Take action. Isn't that what you want your readers to do when they receive and read your e-mails? You may want them to buy a product, pay for a service, come to a special event or volunteer for your organization. Whatever your goal may be, you're looking for a "direct response" from them.
When you e-mail the people on your list, you engage in some level of "direct response" marketing--marketing that requests an action from the recipient. One element of good direct marketing is an offer that engages the reader (or watcher, or listener) to take action.
Why is the offer so important? The 40/40/20 rule of direct response marketing says that the success of a campaign (in this case, an e-mail communication) is based 40 percent on targeting the right audience, 40 percent on the offer you make, and 20 percent on your creative execution (including copywriting and design). Here's a summary of the different types of offers and the common characteristics of all great ones.
Offers that Prompt an Immediate Sale
Before you consider what to offer, ask yourself, "Is my product (or service) one that I can sell directly?" Do you sell a product that people can pick up the phone or visit your website to buy immediately? If you sell jewelry, clothing, pet supplies, a workshop or a host of other products, then, yes, you can expect direct sales as a result of your e-mail. Also, if you want to get people to sign up for a special event (fundraiser, golf tournament, summer camp, etc.) then you can expect a direct response as well.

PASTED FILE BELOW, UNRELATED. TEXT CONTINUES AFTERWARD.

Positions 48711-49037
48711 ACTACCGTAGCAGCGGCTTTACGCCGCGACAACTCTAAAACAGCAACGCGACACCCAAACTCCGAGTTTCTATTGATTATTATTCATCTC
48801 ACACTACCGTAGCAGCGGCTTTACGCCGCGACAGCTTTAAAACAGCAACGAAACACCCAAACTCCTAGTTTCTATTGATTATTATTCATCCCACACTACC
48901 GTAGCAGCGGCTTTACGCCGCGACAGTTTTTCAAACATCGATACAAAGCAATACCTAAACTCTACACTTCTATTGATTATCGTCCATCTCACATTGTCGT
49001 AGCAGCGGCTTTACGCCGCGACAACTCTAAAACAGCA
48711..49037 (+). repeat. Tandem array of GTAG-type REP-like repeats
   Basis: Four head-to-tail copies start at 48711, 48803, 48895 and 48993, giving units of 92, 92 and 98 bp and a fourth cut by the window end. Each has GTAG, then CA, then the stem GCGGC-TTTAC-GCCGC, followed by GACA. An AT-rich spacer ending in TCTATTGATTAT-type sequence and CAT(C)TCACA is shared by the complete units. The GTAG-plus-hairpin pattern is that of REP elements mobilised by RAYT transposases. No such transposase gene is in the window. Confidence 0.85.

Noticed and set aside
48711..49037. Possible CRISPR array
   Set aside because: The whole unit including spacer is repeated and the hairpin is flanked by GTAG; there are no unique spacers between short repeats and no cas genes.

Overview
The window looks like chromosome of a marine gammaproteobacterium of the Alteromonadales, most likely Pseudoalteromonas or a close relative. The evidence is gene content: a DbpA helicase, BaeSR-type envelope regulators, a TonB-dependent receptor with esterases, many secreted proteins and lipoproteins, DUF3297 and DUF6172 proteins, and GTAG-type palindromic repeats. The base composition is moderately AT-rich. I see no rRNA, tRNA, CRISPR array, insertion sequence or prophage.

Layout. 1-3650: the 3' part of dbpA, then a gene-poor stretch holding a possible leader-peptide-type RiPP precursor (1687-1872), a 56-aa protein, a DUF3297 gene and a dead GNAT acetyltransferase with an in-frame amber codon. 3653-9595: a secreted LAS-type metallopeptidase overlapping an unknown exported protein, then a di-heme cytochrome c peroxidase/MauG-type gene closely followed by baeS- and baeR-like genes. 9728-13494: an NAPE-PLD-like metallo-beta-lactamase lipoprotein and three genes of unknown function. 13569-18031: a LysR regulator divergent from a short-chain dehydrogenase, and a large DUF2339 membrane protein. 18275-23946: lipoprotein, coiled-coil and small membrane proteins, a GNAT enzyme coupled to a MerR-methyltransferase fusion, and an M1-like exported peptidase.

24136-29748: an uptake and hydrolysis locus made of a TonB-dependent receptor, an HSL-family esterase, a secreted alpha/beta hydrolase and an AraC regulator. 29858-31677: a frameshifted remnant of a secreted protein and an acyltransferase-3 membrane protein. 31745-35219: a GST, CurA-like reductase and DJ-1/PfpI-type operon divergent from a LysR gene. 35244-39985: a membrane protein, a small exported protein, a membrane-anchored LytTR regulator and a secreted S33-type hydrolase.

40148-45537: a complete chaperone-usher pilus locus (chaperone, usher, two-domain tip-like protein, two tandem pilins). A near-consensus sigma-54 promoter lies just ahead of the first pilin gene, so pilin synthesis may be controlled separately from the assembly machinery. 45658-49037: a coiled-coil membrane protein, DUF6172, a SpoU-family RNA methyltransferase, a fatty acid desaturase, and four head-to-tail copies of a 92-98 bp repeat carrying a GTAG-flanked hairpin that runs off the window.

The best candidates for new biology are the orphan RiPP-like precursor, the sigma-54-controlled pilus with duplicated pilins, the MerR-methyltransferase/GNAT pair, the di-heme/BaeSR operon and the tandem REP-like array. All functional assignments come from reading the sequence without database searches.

In these cases, the appropriate offer should sweeten the purchase; it should super-charge your readers' desire to buy or sign up now. In a perfect world, it creates a sense of urgency. Examples of direct sell purchase offers are "Buy one, get one free," coupons, or giveaway items with a purchase: "Buy $75 worth of flowering plants, and receive The Handbook for Gardeners by award-winning gardener and author, Bob Greenthumb."
If you need to promote a special event, you might offer an "early bird" discount or provide a price break for multiple registrations. Giveaways also work well for events. Some example offers are, "Sign up for the 5K run and receive a free T-shirt" or "Purchase the VIP package today and receive a coupon for a free limo ride to the show."
Offers that Identify Interest and Generate Leads
If your products or services require more consultation and nurturing before someone decides to buy, then the two-step lead generation approach is right for you. With this method, you make what is known as a "soft offer," with the goal of engaging your receivers, building their trust, and moving them closer to an eventual sale.
Example offers include a white paper--a brief article about a topic that is of interest to your readers and helps educate them about topics related to your product or service. If you're a public relations consultant, you can offer a white paper on the "10 Tips for Getting Great PR." Or suppose you are a nutrition counselor; you can offer a white paper on "The 7 Healthiest Foods You Should Eat." Other offers include a free consultation or a free sample of your product. "Call today and receive a free 2-pound bag of our new organic dog food."